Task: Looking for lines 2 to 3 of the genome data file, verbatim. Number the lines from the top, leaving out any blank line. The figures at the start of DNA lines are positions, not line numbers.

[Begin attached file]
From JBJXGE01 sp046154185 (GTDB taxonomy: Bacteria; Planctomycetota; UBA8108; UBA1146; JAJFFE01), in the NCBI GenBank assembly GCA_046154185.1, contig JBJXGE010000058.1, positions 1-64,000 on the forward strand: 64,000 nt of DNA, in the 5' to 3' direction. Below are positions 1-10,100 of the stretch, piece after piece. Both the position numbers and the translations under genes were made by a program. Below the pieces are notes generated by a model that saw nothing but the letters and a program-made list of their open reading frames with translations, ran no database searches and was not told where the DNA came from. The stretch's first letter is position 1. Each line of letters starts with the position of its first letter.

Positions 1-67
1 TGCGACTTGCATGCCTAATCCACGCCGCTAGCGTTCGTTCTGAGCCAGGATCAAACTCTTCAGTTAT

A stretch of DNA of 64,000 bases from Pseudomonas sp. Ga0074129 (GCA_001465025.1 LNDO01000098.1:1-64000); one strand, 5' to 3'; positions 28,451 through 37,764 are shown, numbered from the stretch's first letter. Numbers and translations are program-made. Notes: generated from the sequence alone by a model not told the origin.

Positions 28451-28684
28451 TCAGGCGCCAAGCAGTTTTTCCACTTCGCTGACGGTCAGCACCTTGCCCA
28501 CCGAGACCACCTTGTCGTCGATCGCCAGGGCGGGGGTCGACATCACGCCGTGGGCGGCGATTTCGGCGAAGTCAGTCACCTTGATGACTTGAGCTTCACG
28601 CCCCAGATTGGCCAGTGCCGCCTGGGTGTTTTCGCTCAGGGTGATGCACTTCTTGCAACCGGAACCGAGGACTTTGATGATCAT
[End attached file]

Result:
Positions 1-67
1 TGCGACTTGCATGCCTAATCCACGCCGCTAGCGTTCGTTCTGAGCCAGGATCAAACTCTTCAGTTAT